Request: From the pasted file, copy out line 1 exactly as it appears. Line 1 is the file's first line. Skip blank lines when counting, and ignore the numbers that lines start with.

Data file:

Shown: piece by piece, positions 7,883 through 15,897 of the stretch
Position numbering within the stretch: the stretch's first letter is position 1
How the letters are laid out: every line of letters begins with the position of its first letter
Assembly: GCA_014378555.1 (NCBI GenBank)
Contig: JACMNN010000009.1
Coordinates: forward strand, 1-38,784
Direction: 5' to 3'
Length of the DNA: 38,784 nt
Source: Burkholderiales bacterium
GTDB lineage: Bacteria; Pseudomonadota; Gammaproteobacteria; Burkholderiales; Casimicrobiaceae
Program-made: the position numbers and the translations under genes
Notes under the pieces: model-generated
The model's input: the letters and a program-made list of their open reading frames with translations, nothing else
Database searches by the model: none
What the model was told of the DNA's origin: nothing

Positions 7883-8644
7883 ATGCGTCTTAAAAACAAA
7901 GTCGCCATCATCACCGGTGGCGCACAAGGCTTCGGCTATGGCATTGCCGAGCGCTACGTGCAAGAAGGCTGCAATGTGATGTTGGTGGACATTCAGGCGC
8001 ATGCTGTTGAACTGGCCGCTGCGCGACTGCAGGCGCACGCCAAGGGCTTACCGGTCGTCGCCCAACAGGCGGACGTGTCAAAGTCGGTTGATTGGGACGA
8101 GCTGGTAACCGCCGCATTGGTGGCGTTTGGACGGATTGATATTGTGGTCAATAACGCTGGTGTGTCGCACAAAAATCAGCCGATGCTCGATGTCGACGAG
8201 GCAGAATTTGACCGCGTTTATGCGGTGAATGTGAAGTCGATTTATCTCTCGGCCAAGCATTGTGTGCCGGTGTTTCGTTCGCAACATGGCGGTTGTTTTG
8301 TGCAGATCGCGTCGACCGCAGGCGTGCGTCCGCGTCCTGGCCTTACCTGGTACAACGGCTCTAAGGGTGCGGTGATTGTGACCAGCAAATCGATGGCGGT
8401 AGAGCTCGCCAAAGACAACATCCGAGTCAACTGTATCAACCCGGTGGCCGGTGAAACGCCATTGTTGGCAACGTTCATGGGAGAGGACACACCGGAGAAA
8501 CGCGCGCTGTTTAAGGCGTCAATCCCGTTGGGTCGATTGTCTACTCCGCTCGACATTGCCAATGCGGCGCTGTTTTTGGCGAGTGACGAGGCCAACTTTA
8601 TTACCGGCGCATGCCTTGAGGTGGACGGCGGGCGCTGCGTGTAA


Shown: piece by piece, positions 7,883 through 15,897 of the stretch